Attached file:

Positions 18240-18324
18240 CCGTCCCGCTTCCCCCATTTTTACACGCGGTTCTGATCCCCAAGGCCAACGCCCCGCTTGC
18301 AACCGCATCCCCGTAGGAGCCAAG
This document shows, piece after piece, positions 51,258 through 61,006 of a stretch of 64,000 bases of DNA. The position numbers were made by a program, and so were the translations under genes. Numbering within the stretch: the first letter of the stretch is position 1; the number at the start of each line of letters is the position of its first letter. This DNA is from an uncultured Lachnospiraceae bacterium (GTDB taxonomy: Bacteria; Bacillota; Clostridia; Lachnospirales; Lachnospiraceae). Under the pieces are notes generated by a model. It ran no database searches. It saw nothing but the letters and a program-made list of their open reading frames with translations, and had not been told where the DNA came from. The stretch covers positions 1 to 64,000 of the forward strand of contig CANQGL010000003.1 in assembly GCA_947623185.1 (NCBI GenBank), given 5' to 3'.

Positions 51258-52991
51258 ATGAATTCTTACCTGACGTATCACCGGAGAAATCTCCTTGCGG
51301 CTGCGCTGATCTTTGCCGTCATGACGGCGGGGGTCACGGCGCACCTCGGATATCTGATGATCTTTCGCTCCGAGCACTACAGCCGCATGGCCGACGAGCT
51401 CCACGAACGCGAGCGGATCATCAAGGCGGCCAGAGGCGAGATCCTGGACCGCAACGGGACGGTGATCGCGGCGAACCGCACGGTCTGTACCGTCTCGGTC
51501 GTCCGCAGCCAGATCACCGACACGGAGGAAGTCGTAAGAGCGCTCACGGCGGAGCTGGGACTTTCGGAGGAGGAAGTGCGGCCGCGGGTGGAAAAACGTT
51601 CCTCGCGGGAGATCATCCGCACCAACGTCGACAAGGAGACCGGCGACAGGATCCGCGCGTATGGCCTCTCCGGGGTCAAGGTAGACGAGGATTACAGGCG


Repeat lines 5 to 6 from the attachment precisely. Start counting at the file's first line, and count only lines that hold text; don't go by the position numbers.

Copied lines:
Positions 51258-52991
51258 ATGAATTCTTACCTGACGTATCACCGGAGAAATCTCCTTGCGG